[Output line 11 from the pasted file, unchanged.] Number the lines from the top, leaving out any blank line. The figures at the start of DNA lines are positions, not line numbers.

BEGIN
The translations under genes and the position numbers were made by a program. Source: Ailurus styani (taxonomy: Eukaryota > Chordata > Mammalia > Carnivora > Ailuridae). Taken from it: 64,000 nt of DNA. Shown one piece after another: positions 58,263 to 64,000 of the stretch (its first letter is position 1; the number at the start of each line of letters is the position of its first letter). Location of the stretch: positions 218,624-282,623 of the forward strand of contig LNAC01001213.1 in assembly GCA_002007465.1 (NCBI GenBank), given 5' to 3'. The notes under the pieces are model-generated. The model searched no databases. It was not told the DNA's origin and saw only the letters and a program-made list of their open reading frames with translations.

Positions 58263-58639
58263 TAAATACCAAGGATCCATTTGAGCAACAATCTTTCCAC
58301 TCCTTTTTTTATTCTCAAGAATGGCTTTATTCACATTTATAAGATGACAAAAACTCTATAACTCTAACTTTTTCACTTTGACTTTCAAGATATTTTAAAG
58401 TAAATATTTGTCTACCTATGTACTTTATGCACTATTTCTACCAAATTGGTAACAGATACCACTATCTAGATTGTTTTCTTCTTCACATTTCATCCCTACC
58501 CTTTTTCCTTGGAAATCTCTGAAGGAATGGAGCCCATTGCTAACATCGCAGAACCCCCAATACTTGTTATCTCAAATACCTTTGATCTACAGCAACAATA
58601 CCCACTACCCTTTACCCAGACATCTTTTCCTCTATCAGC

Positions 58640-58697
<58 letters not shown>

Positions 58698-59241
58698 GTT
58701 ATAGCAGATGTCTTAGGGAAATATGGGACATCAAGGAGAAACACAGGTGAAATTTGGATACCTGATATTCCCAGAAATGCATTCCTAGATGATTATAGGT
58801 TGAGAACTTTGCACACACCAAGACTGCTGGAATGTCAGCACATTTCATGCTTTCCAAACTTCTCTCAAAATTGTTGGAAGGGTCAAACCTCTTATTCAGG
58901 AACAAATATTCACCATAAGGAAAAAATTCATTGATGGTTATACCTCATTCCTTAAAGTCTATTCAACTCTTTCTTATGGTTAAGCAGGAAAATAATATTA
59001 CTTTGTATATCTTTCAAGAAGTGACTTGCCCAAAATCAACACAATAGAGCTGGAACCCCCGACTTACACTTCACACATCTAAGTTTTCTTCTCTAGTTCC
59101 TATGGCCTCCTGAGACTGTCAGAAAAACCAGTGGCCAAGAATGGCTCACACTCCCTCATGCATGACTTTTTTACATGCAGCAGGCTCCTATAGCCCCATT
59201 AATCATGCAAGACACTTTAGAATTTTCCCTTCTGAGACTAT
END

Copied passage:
58698 GTT